“Bite-Size Bits of Local, National, and Global History”
“Bite-Size Bits of Local, National, and Global History”
Yorkville in Kendall County, Illinois — The American Midwest (Great Lakes)

Illinois' Northern Boundary

Illinois' Northern Boundary Marker image. Click for full size.
Photographed By Ed Bartram, March 6, 2022
1. Illinois' Northern Boundary Marker
Inscription.  The northern boundary of Illinois as prescribed in the Ordinance of 1787 was an East and West line from the Southern tip of Lake Michigan at approximately 41° 38', passing through this region to the Mississippi River. When Illinois applied for admission into the Union the bill included this boundary.

While the measure was still pending in the House, Nathaniel Pope, the Illinois Territory delegate in Congress, felt the necessity of giving Illinois a firm footing on the lake, thus committing its interest to Northern commerce through the lakes to offset the influence of Southern trade on the Mississippi and Ohio Rivers in case of future internal conflict. Pope felt that the territorial addition would "afford additional security to the perpetuity of the Union inasmuch as the state would thereby be connected with the states of Indiana, Ohio, Pennsylvania, and New York through the (Great) Lakes."

The amendment introduced by Pope which shifted the boundary approximately 61 miles North to 42° 30' passed easily and the Enabling Act was approved on April 18, 1818. Illinois gained 14 counties covering 8,500 square miles including ports
Illinois' Northern Boundary Marker image. Click for full size.
Photographed By Ed Bartram, March 6, 2022
2. Illinois' Northern Boundary Marker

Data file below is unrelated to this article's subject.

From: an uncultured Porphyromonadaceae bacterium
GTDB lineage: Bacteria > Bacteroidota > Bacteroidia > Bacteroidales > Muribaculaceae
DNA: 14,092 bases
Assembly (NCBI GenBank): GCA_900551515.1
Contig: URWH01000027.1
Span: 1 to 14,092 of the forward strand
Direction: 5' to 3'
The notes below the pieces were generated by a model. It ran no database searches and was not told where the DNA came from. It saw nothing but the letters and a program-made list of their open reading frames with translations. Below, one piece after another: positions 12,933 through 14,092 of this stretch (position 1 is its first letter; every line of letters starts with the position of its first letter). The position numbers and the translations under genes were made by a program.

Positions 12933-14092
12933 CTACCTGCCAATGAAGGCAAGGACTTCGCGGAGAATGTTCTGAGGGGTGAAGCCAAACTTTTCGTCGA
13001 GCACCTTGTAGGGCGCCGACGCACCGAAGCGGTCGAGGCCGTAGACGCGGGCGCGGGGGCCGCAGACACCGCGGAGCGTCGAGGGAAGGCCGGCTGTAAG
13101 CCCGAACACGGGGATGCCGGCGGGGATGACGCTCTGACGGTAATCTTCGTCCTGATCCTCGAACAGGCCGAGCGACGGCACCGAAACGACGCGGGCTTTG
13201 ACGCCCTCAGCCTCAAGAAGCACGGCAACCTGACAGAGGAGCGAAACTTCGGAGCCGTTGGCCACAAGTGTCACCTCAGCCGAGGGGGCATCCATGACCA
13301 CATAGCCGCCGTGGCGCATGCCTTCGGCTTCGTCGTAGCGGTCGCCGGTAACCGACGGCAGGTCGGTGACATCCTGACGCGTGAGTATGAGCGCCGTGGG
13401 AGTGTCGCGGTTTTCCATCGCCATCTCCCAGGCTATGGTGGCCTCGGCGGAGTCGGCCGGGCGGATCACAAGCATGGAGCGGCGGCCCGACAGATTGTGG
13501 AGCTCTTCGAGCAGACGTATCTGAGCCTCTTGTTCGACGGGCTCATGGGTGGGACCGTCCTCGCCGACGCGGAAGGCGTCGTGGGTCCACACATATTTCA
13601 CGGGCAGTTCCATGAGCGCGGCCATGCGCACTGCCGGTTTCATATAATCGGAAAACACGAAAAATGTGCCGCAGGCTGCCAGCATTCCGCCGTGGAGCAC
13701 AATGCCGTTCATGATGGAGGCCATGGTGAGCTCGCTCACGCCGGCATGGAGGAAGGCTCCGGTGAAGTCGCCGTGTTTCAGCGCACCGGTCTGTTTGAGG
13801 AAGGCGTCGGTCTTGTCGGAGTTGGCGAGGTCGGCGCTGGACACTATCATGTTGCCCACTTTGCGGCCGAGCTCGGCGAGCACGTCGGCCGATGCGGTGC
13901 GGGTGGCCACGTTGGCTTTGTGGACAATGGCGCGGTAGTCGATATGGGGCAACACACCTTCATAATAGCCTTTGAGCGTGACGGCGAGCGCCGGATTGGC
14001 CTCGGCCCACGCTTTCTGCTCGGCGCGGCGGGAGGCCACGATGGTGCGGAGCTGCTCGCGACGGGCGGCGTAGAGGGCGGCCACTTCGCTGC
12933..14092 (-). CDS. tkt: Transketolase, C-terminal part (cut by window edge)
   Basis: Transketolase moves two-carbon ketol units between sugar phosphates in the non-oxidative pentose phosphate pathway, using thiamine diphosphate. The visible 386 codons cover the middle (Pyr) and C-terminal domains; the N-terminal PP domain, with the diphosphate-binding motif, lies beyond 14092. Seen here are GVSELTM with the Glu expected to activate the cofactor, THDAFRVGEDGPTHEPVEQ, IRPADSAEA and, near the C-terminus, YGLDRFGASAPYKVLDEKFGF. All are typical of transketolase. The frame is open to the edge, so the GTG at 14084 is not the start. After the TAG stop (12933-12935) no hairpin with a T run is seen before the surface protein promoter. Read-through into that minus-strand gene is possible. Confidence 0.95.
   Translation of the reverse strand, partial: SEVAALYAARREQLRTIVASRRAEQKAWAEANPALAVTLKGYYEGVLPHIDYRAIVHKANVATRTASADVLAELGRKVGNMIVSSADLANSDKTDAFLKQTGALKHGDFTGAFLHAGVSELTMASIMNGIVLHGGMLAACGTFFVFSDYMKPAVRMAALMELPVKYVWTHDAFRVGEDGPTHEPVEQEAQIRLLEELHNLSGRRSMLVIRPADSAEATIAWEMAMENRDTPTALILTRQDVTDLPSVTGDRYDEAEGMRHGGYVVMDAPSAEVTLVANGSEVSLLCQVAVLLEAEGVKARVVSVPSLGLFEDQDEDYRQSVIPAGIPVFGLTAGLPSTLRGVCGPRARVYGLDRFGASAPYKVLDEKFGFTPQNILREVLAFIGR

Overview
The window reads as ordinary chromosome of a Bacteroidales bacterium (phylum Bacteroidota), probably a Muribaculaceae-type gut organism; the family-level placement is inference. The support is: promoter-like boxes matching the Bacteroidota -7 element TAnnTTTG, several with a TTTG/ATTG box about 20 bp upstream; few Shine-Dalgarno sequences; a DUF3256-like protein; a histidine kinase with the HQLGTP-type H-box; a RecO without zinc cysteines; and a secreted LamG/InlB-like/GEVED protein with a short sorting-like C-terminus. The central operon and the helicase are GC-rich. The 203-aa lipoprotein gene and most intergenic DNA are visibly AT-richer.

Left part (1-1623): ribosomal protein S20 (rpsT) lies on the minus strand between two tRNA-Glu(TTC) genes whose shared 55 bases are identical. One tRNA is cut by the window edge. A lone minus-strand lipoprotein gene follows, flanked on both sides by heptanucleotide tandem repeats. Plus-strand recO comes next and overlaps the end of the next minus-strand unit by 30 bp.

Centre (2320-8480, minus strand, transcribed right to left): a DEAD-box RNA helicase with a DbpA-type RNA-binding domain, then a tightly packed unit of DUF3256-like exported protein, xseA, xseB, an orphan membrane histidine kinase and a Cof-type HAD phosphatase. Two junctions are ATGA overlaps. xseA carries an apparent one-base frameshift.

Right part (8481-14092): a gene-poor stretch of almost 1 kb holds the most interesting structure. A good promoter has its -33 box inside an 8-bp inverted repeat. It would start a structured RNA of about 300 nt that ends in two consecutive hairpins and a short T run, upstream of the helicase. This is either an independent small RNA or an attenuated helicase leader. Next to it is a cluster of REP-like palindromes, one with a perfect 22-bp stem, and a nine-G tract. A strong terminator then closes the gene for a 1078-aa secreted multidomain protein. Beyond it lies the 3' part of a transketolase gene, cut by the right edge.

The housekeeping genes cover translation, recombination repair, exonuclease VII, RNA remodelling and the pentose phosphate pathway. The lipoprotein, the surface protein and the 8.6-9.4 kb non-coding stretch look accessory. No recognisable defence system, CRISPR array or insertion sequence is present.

Close-up of map on marker
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and such future prosperous cities as Chicago, Rockford, and Freeport. Politically, this additional Northern territory decisively influenced Illinois in favor of national unity and against slavery during the Civil War period, and was important in the nomination of Abraham Lincoln in 1860. Thus Pope's foresight had national repercussions as well as significance for Illinois.

Sponsored by Mary Alice Fellers, the City of Yorkville, and the Illinois State Historical Society in celebration of the Illinois Bicentenial, 1818-2018.
Erected 2018 by Illinois State Historical Society.
Topics. This historical marker is listed in these topic lists: Abolition & Underground RRSettlements & SettlersWar, US Civil. A significant historical date for this entry is April 18, 1818.
Location. 41° 38.471′ N, 88° 26.775′ W. Marker is in Yorkville, Illinois, in Kendall County. Marker is on East Van Emmon Street east of South Bridge Street (Illinois Route 47), on the right when traveling east. Touch for map. Marker is at or near this postal address: 102 E Van Emmon St, Yorkville IL 60560, United States of America. Touch for directions.
Other nearby markers. At least 8 other markers are within 11 miles of this marker, measured as the crow flies. Yorkville Congregational Church (approx. 0.4 miles away); Plano Stone Church (approx. 4.8 miles away); Former U.S. Post Office (approx.
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10.4 miles away); Aurora Public Library (approx. 10.4 miles away); BPO Elk's Club Building (approx. 10.4 miles away); Old Second National Bank (approx. 10.4 miles away); Grand Army of the Republic Memorial Hall (approx. 10½ miles away); Dedicated in Memory of Our Fathers (approx. 10½ miles away).
Credits. This page was last revised on March 8, 2022. It was originally submitted on March 7, 2022, by Ed Bartram of Oswego, Illinois. This page has been viewed 131 times since then and 23 times this year. Photos:   1, 2. submitted on March 7, 2022, by Ed Bartram of Oswego, Illinois. • Bernard Fisher was the editor who published this page.

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Mar. 31, 2023